Using a 110-volt dorm referigerator as Ice-Box? - Fiberglass RV


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Old 08-09-2014, 08:06 PM   #1
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Using a 110-volt dorm referigerator as Ice-Box?

Just curious how well the cooling of food would work if I used ice in a 110-volt dorn type referigerator when camped in the outback?

What methods have you found works best to contain the ice, and keep the melted ice water from flowing everywhere?

When I was a young lad my grandfolks had a "real" ice box, and I remember the ice man delivering ice. However, I am older than dirt...and twice as ugly!

Thanks,

Bill
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Old 08-09-2014, 09:19 PM   #2
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Originally Posted by Bill Nolen View Post
Just curious how well the cooling of food would work if I used ice in a 110-volt dorn type referigerator when camped in the outback?

What methods have you found works best to contain the ice, and keep the melted ice water from flowing everywhere?

When I was a young lad my grandfolks had a "real" ice box, and I remember the ice man delivering ice. However, I am older than dirt...and twice as ugly!

Thanks,

Bill
There's no reason it wouldn't work. A small plastic box of some sort to keep the ice will also contain melt water.

Do you remember what was kept in the real ice box? If think real hard along with walking through the non-refrigerated isles of your local grocery store you'll find lots of good ways of making meals without the need of refrigeration. Have you camped without a trailer, how done any backpacking. It would be kind of hard to carry a big block of ice and everything else needed in backpack. We managed some how for a couple weeks at a time without freeze dried foods. If you're a picky eater you might have trouble, but other wise the sky's the limit. There's meat in sealed pouches, no refrigeration needed. There's all kind of rice and "helper" stuff. Stove top stuffing, and tinned meat. The list is almost as big as a grocery store inventory list.
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Old 08-09-2014, 09:52 PM   #3
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we freeze bottled water or water in half gallon plastic milk containers and put it in the dorm fridge but usually only to keep it cool until we get to a campsite with electric hookup. When camping where there is no hookup we use a regular cooler, or two.
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Old 08-09-2014, 10:14 PM   #4
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Originally Posted by Byron Kinnaman View Post
There's no reason it wouldn't work. A small plastic box of some sort to keep the ice will also contain melt water.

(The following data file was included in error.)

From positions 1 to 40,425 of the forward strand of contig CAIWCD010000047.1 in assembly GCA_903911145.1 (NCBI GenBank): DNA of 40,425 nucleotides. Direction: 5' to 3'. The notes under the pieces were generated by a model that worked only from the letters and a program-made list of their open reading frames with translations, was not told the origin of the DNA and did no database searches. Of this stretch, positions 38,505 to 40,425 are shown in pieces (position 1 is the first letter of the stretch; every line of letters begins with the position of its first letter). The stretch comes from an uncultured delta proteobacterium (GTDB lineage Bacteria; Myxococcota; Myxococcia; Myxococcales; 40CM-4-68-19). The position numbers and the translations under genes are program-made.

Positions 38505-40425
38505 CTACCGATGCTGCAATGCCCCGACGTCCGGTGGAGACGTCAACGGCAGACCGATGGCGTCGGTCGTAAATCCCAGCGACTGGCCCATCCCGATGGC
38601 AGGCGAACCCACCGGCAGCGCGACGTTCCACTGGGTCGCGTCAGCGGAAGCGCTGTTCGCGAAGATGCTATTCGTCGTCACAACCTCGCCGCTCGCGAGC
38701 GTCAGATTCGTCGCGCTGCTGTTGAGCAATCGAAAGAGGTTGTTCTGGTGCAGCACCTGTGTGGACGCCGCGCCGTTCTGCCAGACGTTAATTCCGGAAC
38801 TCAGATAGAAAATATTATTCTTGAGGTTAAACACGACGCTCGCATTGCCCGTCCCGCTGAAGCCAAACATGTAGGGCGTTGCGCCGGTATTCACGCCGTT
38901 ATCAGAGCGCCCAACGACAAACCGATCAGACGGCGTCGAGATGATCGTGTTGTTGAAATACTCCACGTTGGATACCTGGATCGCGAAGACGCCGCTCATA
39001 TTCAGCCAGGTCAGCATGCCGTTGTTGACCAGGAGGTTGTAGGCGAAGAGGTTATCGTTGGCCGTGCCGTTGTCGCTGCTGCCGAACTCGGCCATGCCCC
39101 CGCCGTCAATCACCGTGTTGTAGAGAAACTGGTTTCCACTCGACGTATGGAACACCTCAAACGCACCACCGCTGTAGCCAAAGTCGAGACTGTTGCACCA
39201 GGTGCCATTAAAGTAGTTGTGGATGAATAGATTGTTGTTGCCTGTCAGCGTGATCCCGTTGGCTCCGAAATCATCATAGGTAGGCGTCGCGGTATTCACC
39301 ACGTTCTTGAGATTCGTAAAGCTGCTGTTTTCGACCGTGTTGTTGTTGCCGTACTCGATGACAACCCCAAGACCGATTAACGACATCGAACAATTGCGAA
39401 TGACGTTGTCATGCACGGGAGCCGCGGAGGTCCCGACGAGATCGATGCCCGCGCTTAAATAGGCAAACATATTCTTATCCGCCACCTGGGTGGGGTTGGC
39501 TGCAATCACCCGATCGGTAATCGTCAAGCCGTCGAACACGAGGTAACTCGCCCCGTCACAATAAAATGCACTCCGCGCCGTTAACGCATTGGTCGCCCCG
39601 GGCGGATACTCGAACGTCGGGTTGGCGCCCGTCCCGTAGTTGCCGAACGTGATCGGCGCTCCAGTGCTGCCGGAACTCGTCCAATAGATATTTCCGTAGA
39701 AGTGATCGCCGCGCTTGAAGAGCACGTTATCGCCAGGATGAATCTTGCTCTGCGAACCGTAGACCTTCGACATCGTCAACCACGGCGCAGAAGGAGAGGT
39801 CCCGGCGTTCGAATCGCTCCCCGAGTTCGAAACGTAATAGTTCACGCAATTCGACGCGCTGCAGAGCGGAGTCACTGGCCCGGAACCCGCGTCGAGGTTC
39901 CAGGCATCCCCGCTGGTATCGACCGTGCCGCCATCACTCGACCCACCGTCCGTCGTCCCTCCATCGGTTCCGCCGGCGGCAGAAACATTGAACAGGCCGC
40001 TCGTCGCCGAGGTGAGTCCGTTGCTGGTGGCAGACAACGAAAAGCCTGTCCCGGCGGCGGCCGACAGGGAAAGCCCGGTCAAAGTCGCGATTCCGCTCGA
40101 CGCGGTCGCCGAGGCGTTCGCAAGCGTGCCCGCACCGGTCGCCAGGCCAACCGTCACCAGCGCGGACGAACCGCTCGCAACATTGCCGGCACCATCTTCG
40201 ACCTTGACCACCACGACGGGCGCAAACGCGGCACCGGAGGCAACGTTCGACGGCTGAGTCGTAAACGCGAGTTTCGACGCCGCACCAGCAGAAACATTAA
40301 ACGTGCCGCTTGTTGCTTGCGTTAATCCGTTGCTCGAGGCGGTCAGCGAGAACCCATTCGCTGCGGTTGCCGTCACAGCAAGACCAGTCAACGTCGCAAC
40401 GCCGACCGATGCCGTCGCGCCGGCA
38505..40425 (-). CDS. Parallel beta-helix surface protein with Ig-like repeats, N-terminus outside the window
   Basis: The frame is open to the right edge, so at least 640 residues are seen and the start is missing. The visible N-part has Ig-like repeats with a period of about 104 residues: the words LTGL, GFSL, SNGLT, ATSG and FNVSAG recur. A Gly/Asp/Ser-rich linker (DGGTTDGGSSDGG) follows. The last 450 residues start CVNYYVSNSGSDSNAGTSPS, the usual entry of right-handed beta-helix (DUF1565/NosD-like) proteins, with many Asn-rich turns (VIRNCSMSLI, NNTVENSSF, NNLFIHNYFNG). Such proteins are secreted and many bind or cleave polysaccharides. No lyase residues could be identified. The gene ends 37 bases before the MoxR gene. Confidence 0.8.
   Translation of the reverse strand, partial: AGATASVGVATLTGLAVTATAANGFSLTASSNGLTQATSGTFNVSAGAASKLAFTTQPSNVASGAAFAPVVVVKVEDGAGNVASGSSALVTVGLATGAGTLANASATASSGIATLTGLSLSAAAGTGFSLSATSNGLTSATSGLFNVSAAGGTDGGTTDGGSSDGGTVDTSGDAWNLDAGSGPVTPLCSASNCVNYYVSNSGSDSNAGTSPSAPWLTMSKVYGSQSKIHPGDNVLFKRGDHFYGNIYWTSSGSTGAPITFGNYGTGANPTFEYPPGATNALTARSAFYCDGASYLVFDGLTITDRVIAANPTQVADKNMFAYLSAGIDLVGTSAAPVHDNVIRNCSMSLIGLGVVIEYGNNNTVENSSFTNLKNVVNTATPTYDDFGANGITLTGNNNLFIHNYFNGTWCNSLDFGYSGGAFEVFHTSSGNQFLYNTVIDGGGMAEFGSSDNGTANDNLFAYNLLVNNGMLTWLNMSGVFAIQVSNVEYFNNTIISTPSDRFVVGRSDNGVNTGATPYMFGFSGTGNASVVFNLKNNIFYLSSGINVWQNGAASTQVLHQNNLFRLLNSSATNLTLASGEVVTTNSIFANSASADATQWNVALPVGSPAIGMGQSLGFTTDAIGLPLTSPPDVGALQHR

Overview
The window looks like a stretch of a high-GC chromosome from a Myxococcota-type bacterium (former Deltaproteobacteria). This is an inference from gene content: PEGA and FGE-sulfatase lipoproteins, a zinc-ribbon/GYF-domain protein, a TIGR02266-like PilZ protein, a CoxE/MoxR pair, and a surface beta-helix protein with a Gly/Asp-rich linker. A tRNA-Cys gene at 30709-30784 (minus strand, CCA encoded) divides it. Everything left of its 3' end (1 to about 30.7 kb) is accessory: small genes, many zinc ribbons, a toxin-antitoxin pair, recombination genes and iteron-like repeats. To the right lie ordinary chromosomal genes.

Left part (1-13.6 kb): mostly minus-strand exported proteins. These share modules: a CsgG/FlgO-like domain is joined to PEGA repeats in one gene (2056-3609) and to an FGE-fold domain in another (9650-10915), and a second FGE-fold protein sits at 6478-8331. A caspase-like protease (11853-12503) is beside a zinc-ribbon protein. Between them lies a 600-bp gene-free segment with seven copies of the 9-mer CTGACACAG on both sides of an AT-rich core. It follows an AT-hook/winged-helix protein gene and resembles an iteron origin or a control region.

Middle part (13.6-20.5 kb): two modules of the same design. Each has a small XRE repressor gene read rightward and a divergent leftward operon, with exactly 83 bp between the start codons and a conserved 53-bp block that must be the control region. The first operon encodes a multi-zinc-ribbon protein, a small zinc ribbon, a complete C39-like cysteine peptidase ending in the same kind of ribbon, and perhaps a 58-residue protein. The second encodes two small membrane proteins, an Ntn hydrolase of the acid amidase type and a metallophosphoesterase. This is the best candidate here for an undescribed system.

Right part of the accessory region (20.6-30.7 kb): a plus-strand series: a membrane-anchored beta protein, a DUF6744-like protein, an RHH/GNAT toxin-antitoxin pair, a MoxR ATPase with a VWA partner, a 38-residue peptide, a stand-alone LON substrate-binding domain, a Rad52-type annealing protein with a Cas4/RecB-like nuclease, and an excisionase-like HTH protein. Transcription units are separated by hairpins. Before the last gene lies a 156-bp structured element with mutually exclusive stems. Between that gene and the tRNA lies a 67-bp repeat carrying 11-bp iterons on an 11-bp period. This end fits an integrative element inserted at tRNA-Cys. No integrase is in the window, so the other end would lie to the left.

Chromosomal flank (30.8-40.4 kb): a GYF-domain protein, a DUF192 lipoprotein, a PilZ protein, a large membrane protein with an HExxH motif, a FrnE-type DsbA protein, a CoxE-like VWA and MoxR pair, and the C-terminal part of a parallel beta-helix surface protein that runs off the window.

Do you remember what was kept in the real ice box? If think real hard along with walking through the non-refrigerated isles of your local grocery store you'll find lots of good ways of making meals without the need of refrigeration. Have you camped without a trailer, how done any backpacking. It would be kind of hard to carry a big block of ice and everything else needed in backpack. We managed some how for a couple weeks at a time without freeze dried foods. If you're a picky eater you might have trouble, but other wise the sky's the limit. There's meat in sealed pouches, no refrigeration needed. There's all kind of rice and "helper" stuff. Stove top stuffing, and tinned meat. The list is almost as big as a grocery store inventory list.
Thanks Byron for the reply. Yes, I actually remember what was in my grandparents wooden ice box. It mostly contained milk, cheese, butter, and on the good days, some slices of bologna. This was in the height of the Depression!

You are quite correct about camping without ice. I am a guy who loves canned Spam, and eats it fried every morning for breakfast. So, I'd say I'm not a picky eater!

However, camping without a cold drink is something I have avoided most of my life! And, some nice coolers have always taken care of that need.

I was just wondering how people that used dorm refs as ice boxes desposed of the water.
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Old 08-09-2014, 10:20 PM   #5
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The thing I did when the burner was clogged on my Scamp fridge was to put ice in zip lock bags. Easier to wrap around those beverage bottles or can. When the ice melted I simply emptied the zip lock bags. Simple, easy and worked pretty good.
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Old 08-09-2014, 10:24 PM   #6
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Originally Posted by mary and bob View Post
we freeze bottled water or water in half gallon plastic milk containers and put it in the dorm fridge but usually only to keep it cool until we get to a campsite with electric hookup. When camping where there is no hookup we use a regular cooler, or two.
Hi Mary and Bob,

Thanks for the reply! That answers my two questions...where to put the ice and how to drain the water.

I don't know why I didn't think of that, because in the past, when camping on a sailboat, I have placed frozen drinking water containers in a cooler to keep food cool, and to have drinking water as the ice melts.

Thanks again,
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Old 08-10-2014, 07:45 AM   #7
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Like Byron, while dry camping at Craters of the Moon, our fridge would not work on gas due to high winds. We filled a couple of small plastic food containers with cubed ice. It easily kept the fridge cold.

Our first small trailer had a dorm sized fridge. We would sometimes use ice to keep it cool using the same 1/2 liter containers, Extra ice, was put into a small cooler bag and covered with a blanket for extra insulation until the containers needed refilling.